On Jan. 31, LRN was pleased to host Professor Morten T. Hansen, a management professor at University of California, Berkeley, in a conversation with our CEO Dov Seidman around the role of passion and purpose in organizations and our jobs. Prof. Morten Hansen is the coauthor (with Jim Collins) of the New York Times bestseller Great by Choice and the author of the highly acclaimed Collaboration and most recently Great at Work, which answers the question: Why do some people perform better at work than others? This unscripted and informal discussion was an opportunity for LRN colleagues to participate in the conversation and Q&A.
Professor Hansen holds a PhD from Stanford Business School, where he was a Fulbright scholar. His academic research has won several prestigious awards, and he is ranked one of the world’s most influential management thinkers by Thinkers50. Previously a manager at the Boston Consulting Group, where he advised corporate clients worldwide, Professor Hansen now travels the world to give keynotes and help companies and people become great at work.
With a similar mission to LRN’s, Hansen and Seidman related well to each other when it comes to trust, collaboration and leadership in the workplace and what it takes to inspire principled performance. “There will always be a need for positions of formal authority,” said Seidman. “What we need are more moral authority leaders to occupy those roles – those who inspire others to action because it is about the purpose they share.”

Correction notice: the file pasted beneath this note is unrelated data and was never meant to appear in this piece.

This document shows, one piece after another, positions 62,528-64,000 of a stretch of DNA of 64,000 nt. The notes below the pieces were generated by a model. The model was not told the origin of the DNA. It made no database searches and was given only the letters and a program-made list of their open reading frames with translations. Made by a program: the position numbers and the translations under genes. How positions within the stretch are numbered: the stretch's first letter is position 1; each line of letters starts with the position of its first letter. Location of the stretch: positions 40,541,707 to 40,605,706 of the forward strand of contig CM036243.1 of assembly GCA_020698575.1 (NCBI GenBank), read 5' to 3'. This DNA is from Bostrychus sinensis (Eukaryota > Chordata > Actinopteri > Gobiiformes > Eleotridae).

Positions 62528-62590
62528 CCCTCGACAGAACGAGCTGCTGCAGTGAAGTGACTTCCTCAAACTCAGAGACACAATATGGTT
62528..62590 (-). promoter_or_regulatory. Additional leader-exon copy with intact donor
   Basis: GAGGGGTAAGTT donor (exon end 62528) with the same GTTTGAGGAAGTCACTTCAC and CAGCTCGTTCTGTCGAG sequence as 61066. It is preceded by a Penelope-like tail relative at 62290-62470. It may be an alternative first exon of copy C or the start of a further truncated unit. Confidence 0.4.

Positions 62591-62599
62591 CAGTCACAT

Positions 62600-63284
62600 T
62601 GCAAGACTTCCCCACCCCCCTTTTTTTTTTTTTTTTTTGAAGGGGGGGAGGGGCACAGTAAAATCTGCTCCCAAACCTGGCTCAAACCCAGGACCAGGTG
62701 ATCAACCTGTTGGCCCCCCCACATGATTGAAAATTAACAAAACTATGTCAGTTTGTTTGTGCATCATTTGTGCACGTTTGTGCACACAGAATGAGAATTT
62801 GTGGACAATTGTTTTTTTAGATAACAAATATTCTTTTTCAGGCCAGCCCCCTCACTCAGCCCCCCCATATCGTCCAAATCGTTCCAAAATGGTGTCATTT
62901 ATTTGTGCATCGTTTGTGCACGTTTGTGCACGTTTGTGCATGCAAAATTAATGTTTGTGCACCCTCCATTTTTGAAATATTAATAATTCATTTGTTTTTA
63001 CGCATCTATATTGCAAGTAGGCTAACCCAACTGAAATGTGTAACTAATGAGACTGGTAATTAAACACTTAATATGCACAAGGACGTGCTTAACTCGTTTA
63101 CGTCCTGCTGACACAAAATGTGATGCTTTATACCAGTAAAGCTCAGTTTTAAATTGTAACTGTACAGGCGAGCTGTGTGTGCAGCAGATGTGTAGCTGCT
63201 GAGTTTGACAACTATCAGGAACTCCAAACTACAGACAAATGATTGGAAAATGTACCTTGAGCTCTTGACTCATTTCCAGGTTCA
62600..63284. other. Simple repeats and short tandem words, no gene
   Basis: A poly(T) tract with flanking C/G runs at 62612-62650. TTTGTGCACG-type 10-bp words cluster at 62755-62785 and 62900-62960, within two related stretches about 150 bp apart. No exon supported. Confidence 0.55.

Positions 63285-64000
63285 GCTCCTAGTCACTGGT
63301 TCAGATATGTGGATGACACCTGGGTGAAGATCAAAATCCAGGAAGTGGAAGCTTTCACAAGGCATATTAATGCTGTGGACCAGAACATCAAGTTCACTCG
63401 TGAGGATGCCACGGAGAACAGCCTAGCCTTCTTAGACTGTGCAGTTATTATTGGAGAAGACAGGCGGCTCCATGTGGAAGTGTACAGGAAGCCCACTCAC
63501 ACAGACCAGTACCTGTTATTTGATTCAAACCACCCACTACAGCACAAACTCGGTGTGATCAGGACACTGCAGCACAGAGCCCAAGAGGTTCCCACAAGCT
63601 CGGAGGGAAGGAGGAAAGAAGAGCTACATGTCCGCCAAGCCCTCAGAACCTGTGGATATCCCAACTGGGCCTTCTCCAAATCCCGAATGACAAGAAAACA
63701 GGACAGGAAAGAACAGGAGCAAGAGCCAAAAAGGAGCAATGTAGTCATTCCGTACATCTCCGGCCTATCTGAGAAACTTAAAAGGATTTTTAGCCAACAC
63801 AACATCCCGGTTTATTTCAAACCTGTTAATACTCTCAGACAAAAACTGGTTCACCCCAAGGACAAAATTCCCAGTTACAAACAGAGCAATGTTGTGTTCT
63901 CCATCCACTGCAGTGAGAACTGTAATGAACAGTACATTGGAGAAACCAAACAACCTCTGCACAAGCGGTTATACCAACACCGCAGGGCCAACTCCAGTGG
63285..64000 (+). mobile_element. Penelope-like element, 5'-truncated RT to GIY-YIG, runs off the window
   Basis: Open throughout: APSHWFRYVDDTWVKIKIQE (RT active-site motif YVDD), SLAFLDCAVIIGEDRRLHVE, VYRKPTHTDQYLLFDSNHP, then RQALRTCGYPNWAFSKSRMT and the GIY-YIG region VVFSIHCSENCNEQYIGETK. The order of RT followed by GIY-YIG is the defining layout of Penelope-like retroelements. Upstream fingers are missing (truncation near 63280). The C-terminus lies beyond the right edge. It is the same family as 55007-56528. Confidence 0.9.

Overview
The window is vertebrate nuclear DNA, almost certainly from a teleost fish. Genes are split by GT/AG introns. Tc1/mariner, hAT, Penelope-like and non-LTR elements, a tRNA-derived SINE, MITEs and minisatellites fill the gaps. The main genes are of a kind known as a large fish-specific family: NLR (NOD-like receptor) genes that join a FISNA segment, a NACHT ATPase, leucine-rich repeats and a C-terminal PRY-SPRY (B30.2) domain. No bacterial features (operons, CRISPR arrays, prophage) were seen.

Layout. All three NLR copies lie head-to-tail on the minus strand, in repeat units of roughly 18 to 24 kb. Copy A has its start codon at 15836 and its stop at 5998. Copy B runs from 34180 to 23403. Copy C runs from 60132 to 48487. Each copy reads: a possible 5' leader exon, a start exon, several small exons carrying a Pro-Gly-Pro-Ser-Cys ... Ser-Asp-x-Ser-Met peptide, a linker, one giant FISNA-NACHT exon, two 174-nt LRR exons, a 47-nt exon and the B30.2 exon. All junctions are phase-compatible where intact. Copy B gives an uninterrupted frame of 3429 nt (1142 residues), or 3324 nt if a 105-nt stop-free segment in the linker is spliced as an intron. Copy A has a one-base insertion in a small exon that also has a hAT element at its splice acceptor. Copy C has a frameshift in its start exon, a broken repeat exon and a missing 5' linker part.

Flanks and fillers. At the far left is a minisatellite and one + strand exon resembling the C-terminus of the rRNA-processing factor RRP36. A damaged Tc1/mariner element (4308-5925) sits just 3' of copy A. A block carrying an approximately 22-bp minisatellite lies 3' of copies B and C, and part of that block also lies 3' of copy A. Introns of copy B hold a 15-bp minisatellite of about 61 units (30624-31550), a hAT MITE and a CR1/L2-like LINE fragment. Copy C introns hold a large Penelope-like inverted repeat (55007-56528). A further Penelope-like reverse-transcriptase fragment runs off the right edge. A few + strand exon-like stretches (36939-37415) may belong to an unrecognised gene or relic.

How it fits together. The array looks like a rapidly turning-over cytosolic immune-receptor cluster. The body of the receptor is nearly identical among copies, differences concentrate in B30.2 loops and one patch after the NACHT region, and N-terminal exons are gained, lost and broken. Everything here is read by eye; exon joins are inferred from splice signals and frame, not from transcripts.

Prof. Hansen agreed. “The right kind of people need to be promoted into these positions [of formal authority].”
They talked about how in today’s workplaces, skills are important but even more so “deep qualities of character – the ability to compromise, communicate, and collaborate,” said Seidman. Prof. Hansen added that “with the absence of trust in a collaboration project, it often falls apart.”
So how do you get great at work and beyond? How do you get to great performance? “One of the top three things organizations do to bring out the very best in people is to tear down the things that prevent collaboration,” said Prof. Hansen, adding how that sometimes involves modifying incentives that encourage the opposite. “Leaders must create the right environment for others to collaborate. We are often rewarding for individual work while hoping for collaboration and teamwork.”
At the end of the discussion, the leaders thanked each other for their admirable work. “Greatness is up for grabs right now,” Seidman told Prof. Hansen. “You are a leader because you are choosing to inspire the right kind of conversations.”
Prof. Hansen thanked Seidman and everyone at LRN for “the great work that you do as an organization. What you do really matters in the world.”